oh THIS is something I actually can answer!
I speak Spanish and you are 100% right that I’m using more of an rr than r when it comes to Quenya and Sindarin. A good place to start with all Elvish pronunciation is the appendices in The Return of the King, but in this case I’m not solely using that. My R is taken largely from David Salo’s work on the LotR films and on the courses on Ardalambion and Ambar Eldaron - I’m as certain as I can be that it’s supposed to sound like that, far more certain there than I am that the /kw/ in Quenya isn’t full-throated. It’s a bit subtler in the films but I’m pretty sure that it’s because most Anglophones really can’t do rr properly and the actors who we saw in the movies were all native English speakers, as far as I can tell.
It’s also a choice I’ve made with the knowledge that I might not be entirely correct, and such is the nature of conlangs where a lot of the stuff I need is either written by other people than Tolkien himself or like. I could see it, but I’d have to travel and get permission, etc.
thank you! you did not sound mean at all and I hope this helps!
16 notes · View notes
A couple months ago I tried to watch the extended cut of The Fellowship of the Ring. And just as I was starting to get into it, not quite an hour in, they get to Bree, and I get slapped in the face with how Jackson doesn’t know what genre he’s doing.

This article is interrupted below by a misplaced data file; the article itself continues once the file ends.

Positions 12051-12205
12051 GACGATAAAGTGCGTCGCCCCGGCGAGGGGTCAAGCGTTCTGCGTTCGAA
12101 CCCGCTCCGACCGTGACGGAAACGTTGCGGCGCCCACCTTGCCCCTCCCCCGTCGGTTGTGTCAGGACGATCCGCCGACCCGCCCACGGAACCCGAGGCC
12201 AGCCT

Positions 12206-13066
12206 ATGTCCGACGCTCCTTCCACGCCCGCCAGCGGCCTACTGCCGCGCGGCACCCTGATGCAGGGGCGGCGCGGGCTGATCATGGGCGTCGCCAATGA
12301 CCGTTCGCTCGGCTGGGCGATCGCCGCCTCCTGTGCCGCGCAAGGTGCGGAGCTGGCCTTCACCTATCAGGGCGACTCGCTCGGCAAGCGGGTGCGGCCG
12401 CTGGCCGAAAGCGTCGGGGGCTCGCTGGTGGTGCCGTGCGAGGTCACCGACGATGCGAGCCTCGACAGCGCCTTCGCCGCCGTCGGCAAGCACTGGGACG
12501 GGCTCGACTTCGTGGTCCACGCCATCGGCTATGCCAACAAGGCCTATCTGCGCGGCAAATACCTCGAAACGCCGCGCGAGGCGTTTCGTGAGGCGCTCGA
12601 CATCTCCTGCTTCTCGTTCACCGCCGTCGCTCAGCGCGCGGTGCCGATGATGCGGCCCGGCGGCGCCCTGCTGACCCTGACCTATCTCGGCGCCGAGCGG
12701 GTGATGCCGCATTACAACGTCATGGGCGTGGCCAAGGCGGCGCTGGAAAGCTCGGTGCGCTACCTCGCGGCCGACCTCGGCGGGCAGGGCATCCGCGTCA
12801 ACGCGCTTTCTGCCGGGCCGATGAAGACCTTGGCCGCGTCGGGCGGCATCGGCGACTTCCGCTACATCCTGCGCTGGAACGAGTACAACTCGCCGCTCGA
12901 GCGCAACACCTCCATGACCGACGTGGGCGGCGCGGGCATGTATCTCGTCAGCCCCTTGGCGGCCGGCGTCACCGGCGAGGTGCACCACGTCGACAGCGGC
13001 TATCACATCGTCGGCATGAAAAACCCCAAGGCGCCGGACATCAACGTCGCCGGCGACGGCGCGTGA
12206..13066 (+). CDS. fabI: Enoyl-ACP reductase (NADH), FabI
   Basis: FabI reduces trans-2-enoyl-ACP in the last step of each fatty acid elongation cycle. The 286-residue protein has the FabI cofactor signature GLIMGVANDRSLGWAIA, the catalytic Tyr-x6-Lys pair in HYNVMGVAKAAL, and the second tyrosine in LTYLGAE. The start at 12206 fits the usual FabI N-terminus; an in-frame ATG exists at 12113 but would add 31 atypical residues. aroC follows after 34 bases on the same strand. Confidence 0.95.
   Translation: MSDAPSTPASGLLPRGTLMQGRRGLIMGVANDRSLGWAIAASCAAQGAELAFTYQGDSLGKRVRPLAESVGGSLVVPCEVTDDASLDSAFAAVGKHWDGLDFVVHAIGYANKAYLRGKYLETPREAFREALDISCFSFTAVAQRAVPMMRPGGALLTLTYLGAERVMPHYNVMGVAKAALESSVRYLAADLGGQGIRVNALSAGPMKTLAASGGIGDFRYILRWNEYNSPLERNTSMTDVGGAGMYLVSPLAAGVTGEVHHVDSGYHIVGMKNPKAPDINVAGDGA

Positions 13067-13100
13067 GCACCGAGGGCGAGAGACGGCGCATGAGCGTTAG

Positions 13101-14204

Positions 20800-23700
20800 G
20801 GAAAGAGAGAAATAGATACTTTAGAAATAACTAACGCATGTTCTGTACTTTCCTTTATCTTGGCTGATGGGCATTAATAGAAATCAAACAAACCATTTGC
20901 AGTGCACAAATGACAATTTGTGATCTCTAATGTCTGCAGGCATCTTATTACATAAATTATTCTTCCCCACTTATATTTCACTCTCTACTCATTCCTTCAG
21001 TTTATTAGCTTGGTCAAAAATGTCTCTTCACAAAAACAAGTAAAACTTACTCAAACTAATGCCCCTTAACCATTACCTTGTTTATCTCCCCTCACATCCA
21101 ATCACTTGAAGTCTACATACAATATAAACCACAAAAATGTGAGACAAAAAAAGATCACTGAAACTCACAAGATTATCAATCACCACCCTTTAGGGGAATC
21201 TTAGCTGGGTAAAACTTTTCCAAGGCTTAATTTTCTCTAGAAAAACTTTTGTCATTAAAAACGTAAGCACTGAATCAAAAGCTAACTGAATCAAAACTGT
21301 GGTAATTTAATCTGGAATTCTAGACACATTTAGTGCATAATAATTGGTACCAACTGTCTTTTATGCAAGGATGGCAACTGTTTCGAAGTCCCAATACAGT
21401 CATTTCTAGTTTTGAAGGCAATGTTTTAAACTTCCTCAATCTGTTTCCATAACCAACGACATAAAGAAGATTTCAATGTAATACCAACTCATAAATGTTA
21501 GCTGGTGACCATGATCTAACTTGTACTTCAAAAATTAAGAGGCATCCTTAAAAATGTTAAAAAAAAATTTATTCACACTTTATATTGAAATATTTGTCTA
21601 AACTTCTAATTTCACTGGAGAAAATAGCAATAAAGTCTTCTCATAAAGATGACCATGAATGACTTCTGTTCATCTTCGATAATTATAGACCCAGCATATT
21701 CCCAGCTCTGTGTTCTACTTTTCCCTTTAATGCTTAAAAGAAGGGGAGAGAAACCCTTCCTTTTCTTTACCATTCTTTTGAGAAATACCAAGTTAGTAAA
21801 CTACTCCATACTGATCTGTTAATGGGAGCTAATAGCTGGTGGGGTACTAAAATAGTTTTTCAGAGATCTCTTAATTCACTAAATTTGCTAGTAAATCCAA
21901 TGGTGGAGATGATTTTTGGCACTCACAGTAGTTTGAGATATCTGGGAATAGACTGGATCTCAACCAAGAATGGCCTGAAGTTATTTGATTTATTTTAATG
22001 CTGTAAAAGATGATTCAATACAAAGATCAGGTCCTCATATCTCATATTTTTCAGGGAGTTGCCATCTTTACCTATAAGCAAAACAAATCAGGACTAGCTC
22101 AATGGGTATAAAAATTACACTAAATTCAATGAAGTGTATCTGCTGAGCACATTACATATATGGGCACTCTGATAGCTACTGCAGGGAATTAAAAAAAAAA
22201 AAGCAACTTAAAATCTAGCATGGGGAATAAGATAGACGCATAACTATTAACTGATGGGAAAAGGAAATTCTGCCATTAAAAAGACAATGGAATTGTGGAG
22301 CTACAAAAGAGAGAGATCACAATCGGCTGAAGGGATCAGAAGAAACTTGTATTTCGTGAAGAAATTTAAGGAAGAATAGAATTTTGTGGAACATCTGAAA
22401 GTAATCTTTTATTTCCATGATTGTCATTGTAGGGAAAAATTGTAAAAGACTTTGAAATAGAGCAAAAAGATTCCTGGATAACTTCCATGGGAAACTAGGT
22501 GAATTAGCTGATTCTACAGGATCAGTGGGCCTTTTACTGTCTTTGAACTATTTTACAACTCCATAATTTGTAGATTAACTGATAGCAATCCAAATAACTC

The Lord of the Rings is high fantasy. Not sword and sorcery. The smoke-filled, vaguely sinister inn, with people of questionable intention peering guardedly at everyone who comes in, that Jackson portrays, is not the Prancing Pony. It’s the Silver Eel in Lankhmar, or the nameless wine shop where a young Conan hears about the Tower of the Elephant.
Jackson portrays the fantasy version of a dangerous saloon from a Western, or a hard-boiled gin joint from a film noir. What Tolkien portrays, however, is a neighborhood bar, the fantasy version of, basically, Cheers. The couple of shifty, dangerous characters in Bree, Bill Ferny’s friends, are an exception, and a sign that even safe little Bree is being infiltrated by the forces of Mordor. How would you even pick them out, in Jackson’s version? Everyone is shifty-eyed and suspicious!